What an exciting two months it has been for the Intel Education Service Corps! We launched the first pilot project in September when six employees from Intel’s Technology & Manufacturing Group (three from the US and three from Vietnam) went to work in two orphanages in Vietnam, training the children and staff how to use Intel-powered classmate PCs to connect with other kids around the world. We were supporting the work of a non-governmental organization (NGO) called Orphans Overseas, and they made a very inspiring video of the project while our volunteers were there. See if it makes you cry when you watch it, or maybe it’s just me! The Orphans Overseas staff became our heroes as we witnessed their amazing work with the children in Vietnam, so it was a big thrill to hear from the project coordinator after our team finished their work that he was “the number one fan of the Intel Education Service Corps.” Our employees loved it too, with one commenting that it was “the best experience in my 18 years at Intel!”
While the pilot team of volunteers was in Vietnam, we put out a call for applications to Intel employees at large, to see who would be interested in supporting the next three projects we had planned this fall, in Bangladesh, Kenya and Egypt. We were shocked to receive 200 applications in less than two weeks for just 15 spots! Witnessing employees’ enthusiasm for the program was thrilling, but it was brutal trying to select just 15 volunteers from the awesome pool of applicants. When I read the application essays, I was amazed to discover all of things Intel employees across the company are already doing to improve education in their communities and around the world. I came away convinced of the need to scale the program to enable all of these talented Intel employees to participate.
The next team of Intel Education Service Corps volunteers to deploy was a group of four Intel employees (three from the US and one from India) who went to Bangladesh on October 12th to work with Save the Children USA to train teachers and students in two schools in the rural Meherpur district how to use classmate PCs. This team only had a few weeks to prepare, as they needed to deliver their training before the school year ends in Bangladesh at the end of October. It was great to see the group of experienced engineers, MBAs, and PhDs come together quickly to develop fun activities they would implement with the teachers and students, and then read their moving blogs about the impact they were able to have while they were in Bangladesh. I know they worked hard because they were sending me instant messages at 2am Bangladesh time as they prepared for their activities the following day. I could not have agreed more when I heard back from the Save the Children Deputy Director that the team was “motivated and genuinely concerned for the children of Bangladesh.”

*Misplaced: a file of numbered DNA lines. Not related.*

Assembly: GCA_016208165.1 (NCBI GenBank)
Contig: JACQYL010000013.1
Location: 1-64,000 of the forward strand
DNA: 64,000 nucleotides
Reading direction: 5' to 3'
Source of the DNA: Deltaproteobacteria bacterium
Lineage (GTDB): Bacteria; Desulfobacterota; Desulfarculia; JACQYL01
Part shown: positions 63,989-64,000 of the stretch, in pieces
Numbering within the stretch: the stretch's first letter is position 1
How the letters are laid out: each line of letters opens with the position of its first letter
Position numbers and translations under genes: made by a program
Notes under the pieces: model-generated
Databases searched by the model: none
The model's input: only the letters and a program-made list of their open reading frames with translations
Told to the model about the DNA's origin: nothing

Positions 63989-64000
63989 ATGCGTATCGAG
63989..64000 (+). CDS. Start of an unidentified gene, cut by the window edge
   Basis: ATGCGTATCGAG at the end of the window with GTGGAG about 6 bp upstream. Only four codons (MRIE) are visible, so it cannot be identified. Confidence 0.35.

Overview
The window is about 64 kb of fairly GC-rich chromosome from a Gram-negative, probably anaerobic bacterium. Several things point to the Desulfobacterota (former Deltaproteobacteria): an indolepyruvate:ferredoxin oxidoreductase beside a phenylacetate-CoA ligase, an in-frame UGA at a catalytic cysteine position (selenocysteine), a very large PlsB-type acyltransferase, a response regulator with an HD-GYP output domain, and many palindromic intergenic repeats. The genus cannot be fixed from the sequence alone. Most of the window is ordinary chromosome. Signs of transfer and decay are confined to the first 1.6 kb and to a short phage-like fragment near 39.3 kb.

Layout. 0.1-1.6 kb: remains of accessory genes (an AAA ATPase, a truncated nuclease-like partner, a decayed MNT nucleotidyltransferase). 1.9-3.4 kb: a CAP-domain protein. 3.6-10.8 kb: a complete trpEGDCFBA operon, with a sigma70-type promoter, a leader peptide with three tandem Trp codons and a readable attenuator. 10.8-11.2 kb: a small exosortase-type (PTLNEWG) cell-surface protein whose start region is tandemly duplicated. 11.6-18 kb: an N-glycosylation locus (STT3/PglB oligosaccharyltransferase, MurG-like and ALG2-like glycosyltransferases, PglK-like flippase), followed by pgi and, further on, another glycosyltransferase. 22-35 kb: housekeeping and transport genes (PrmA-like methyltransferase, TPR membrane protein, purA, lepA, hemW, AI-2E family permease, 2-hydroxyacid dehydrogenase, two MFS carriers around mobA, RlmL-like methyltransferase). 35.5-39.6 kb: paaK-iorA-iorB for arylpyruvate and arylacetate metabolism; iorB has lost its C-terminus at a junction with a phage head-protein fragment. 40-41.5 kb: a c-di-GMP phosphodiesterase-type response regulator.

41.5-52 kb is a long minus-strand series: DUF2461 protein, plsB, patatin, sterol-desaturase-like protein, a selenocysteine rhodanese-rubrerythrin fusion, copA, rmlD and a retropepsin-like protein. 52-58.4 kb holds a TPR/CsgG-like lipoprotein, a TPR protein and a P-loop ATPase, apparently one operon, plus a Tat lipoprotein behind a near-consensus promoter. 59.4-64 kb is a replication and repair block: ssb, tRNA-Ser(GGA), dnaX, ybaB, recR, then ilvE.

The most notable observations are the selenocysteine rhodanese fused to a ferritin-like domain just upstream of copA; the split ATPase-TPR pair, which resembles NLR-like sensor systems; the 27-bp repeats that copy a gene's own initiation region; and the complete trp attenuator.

We have the third team of volunteers in Kenya right now. They flew over last week and spent the first part of their stay working with a local NGO called Kageno on Rusinga Island. Enabled by a $45,000 donation from a group of children in my hometown of Menlo Park, California who organized their own NGO called Kids Against Poverty, Kageno purchased a solar-powered mobile classmate PC lab that they are using with the schools on Rusinga Island. The Intel volunteers helped train the teachers and students in how to use the classmate PCs. Now, in their second week in Kenya, they are working with the NGO Orphans Overseas to set up classmate PCs in the Karibu Centre, which serves teenage mothers and young children, offering them access to educational resources that would otherwise be out of reach. Here’s the report on the Karibu Centre’s Facebook page from the project director after the team’s first day of work: “Intel has arrived and has been tirelessly working away at setting up our new computers. This team is amazing, not only for their work but I’m inspired by them as people. We couldn’t ask for a better fit with our goals and mission. Today they’ve begun training with our staff and tomorrow we begin live training with the women and children of Karibu Centre. This week is flying by.” Man, it makes me happy to read reports like that! And proud of my Intel colleagues for their dedication.
Our fourth team will go to work with CARE in Egypt in December, where they will help set-up 500 classmate PCs in 20 schools to serve over 13,000 students, over half of whom are girls. The project is part of CARE’s Power Within program which focuses on connecting girls around the world and training them to be leaders. Stay tuned to hear more about this project in December!
It looks like we are going to be able to send at least 10 more teams of Intel Education Service Corps volunteers to work with NGOs in 2010, so I’m looking forward to witnessing even greater things from our talented Intel employees who are eager to make a difference. It’s a chance for us to truly live out our Intel slogan – “It’s not just what we make. It’s what we make possible.”